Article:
nT T − t1 − n + 1T − t1 


{
n(i − r )T
n +1
}
 nn+1 nn+1  n(i − r )  2 nn+1 2 nn+1 
− t1 
T − t1  −
T
2
n
+
1




Taking the relevant costs mentioned above, the total average cost per unit time of
the system is given by
1
(3.12) U = {Purchasing cost + Holding cost + Deterioration cost +Shortage cost
T
+
Opportunity cost}
[
]
 C pV −( r −i )T
e
−1

i−r
n +1
2 n +1


V (i − r ) 2
dn
d n(i − r )
n
n
+ C h Vσ +
−
σ −
σ
σ

2
(n + 1)T 1/ n
(2n + 1)T 1 / n


=
1
T
+
Ch d
T 1/ n
+
n +1
 nn+1

 1/ n
αt11/ n β +1
αn
β +1
n
{
}
t
t
−
σ
−
t
−
σ
−
t
−
σ
t1n+ β + (1 / n ) − σ n+ β +(1/ n )
1
+
1
1 1
β +1


 nβ + n + 1
{
}
{
}
1+ nβ
1+ nβ + n
 1+ nnβ + n
 (i − r ) 1/ n 2
α
αn
α (i − r ) 1/ n β +2
t1 n {t1 − σ } −
−σ n  +
t1 {t1 − σ 2 }−
t1 {t1 − σ β + 2 }
t1
β +2
nβ + 1
(nβ + 1)(nβ + n + 1) 
2

2 n +1
n
n(i − r ) 
−
t1
2n + 1 
−σ
2 n +1
n
1+ nβ
2 n + nβ +1
 nα (i − r )  2 n+nnβ +1
 α (i − r )t1 n
n
+
t
−
σ

1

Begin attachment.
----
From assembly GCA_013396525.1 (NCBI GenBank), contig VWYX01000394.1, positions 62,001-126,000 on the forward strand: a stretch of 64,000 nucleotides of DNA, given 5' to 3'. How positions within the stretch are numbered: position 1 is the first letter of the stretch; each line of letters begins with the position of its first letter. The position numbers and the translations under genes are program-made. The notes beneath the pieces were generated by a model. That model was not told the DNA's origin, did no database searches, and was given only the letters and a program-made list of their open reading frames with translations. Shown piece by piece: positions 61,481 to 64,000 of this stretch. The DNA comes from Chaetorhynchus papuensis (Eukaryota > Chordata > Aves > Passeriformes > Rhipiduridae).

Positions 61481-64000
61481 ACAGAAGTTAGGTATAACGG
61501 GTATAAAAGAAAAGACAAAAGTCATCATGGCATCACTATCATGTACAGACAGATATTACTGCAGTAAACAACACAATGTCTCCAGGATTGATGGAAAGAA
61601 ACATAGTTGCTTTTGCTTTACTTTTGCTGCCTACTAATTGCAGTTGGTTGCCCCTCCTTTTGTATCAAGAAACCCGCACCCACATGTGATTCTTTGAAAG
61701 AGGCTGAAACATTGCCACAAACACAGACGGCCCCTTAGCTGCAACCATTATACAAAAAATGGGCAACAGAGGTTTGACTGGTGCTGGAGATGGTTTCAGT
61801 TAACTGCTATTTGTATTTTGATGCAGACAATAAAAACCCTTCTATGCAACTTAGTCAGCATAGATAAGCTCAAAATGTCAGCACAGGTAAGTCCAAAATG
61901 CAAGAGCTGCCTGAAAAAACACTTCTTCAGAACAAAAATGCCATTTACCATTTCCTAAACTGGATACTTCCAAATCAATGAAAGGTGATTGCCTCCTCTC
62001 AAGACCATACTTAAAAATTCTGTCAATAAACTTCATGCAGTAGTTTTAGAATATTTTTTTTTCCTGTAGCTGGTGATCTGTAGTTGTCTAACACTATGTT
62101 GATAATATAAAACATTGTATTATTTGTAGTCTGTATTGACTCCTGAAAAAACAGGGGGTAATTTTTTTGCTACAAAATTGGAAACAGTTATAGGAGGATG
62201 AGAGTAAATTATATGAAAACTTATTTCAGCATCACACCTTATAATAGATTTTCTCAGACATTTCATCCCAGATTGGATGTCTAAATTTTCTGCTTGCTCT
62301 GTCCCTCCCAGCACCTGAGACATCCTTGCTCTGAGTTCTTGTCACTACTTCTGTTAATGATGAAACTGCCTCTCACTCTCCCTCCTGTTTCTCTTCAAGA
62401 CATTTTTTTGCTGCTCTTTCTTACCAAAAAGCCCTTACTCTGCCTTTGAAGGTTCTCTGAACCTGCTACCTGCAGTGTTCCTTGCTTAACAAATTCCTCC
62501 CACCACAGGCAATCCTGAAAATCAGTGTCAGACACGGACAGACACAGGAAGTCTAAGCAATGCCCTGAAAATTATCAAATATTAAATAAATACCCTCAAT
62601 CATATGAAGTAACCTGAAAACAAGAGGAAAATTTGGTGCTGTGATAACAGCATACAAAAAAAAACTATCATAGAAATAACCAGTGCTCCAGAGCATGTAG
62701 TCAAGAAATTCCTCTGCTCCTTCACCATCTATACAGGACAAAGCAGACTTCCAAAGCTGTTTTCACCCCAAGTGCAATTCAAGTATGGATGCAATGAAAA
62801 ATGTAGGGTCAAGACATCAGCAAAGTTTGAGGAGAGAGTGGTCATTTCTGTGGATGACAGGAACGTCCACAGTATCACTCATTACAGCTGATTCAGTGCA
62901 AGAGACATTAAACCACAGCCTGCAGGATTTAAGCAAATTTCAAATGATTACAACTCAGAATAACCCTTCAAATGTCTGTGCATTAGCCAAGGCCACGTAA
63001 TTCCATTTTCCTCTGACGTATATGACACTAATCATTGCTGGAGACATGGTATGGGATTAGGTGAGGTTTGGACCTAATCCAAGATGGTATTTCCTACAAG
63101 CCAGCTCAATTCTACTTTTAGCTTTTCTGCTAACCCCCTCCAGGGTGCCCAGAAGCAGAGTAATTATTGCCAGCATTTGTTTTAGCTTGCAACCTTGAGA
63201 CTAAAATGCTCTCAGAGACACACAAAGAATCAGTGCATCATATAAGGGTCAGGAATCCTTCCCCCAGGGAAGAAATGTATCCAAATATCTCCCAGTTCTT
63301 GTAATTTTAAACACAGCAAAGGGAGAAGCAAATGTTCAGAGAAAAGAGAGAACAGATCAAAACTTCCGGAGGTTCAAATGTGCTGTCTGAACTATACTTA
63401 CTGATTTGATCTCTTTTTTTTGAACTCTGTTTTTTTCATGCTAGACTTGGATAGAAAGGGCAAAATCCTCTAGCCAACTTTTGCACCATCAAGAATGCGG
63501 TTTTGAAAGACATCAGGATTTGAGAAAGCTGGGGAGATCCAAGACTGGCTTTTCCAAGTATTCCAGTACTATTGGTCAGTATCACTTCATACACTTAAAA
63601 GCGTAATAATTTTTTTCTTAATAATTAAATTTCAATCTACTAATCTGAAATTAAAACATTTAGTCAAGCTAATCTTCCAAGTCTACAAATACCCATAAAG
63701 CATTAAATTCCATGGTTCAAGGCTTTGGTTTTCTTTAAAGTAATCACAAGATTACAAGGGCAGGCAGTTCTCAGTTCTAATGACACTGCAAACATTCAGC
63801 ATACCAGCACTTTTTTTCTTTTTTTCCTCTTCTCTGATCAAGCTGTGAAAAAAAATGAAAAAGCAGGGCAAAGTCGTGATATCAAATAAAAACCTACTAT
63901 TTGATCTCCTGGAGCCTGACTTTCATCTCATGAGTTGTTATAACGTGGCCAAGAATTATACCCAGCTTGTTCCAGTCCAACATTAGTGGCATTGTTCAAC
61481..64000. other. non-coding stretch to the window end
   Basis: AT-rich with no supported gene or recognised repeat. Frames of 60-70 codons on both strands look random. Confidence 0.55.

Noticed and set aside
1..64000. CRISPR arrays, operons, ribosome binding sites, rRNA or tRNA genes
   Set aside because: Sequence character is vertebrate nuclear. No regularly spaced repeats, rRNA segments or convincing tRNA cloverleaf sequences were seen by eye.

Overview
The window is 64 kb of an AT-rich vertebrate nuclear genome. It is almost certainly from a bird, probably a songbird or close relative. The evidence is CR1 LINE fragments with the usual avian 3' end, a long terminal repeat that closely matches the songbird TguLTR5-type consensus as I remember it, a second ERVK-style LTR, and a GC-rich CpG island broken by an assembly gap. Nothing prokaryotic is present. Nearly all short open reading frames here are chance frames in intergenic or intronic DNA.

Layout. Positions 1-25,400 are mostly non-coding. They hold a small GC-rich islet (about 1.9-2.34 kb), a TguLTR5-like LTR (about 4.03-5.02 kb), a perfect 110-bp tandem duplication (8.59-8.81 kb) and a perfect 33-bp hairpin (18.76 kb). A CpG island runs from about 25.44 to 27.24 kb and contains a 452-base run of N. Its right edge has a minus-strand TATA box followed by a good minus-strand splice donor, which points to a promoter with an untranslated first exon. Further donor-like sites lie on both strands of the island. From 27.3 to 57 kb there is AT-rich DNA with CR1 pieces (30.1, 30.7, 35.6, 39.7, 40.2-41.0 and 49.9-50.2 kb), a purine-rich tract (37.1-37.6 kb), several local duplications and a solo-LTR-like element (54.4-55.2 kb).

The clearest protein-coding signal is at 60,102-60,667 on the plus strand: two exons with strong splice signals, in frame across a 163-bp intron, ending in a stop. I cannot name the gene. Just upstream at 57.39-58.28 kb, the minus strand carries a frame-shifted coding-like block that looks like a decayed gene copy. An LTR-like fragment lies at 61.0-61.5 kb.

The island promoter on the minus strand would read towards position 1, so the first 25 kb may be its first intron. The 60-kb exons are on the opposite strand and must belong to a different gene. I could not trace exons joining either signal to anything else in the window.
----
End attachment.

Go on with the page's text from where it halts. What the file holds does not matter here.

+
2(nβ + 1)
 2 n + nβ + 1 

{t
2
1
−σ 2
}
2 n + nβ +1
 2 n+nnβ +1

nα (i − r )
−
− σ n 
t1
(2n + nβ + 1)(nβ + 1) 

nβ +1
nβ +1
2 nβ +1
2 nβ +1
 αt11 / n 2 β

C d αβ d  t11 / n β
n  n
αn  n
β
2β
n
+ 1/ n 
t1 − σ −
t1 − σ
+
−σ n 
t1 − σ
−
t1
2 nβ + 1 
T
nβ + 1 
 β
 2β

{
+
1+ nβ
n
αt1
β (1 + nβ )
}
{
}
1
{t
β
1
1
−σ
β
}
2 nβ +1
nβ + n +1
nβ + n +1
 2 nβn +1
 (i − r )t1n β +1

(i − r ) n  n
β +1
n
n
−
t
−
σ
+
t
−
σ
−
t
−
σ
1

1

1
( 2nβ + 1)(nβ + 1) 
(nβ + n + 1) 
 (1 + β )

αn
{
}
1+ nβ
2 nβ + n +1
 α (i − r )t1 n
α (i − r )n  2 nβn+n+1
α (i − r )t1n 2 β +1
2 β +1
{
}
{
−
t1 − σ
+
−σ n  +
t1β +1 − σ β +1}
t1
(1 + 2 β )
(2nβ + n + 1) 
 (1 + nβ )(1 + β )
A Study of EOQ Model with Power Demand…
−
2 nβ + n +1
 2 nβn+ n+1

n
t
−
σ
1

(2nβ + n + 1)(nβ + 1) 

−
Cb d
n(1 − δT )
(1 − δT )t11 / n (T − t1 ) −
(T
1/ n
n +1
T
α (i − r )n
[
n +1
n
n +1
− t1 n ) +
(1 − δT )(i − r ) n 2 2 (1 − δT )(i − r )n
−
t1 (T − t1 ) −
(T
2
2n + 1
1
−
49
δ (i − r )n
(n + 1)(3n + 1)
n(i − r )T
+
n +1
(T
3 n +1
n
3 n +1
n
1
−t
 C dδ
) + o 1/ n